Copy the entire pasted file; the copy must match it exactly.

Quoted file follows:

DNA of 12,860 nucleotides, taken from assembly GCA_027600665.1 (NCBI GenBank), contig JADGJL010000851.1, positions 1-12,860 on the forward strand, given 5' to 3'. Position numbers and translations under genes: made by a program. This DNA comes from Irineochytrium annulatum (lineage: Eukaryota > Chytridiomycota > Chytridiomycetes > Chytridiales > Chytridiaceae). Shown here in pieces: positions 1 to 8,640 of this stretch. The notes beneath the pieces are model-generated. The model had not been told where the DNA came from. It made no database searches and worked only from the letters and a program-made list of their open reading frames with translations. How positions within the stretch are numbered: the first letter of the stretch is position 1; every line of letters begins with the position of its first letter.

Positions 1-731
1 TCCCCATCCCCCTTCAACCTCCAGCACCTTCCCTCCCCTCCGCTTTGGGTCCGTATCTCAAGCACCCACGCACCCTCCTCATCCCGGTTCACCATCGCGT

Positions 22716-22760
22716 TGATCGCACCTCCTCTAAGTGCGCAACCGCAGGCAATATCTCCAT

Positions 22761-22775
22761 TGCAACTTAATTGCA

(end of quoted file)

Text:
DNA of 12,860 nucleotides, taken from assembly GCA_027600665.1 (NCBI GenBank), contig JADGJL010000851.1, positions 1-12,860 on the forward strand, given 5' to 3'. Position numbers and translations under genes: made by a program. This DNA comes from Irineochytrium annulatum (lineage: Eukaryota > Chytridiomycota > Chytridiomycetes > Chytridiales > Chytridiaceae). Shown here in pieces: positions 1 to 8,640 of this stretch. The notes beneath the pieces are model-generated. The model had not been told where the DNA came from. It made no database searches and worked only from the letters and a program-made list of their open reading frames with translations. How positions within the stretch are numbered: the first letter of the stretch is position 1; every line of letters begins with the position of its first letter.

Positions 1-731
1 TCCCCATCCCCCTTCAACCTCCAGCACCTTCCCTCCCCTCCGCTTTGGGTCCGTATCTCAAGCACCCACGCACCCTCCTCATCCCGGTTCACCATCGCGT

Positions 22716-22760
22716 TGATCGCACCTCCTCTAAGTGCGCAACCGCAGGCAATATCTCCAT

Positions 22761-22775
22761 TGCAACTTAATTGCA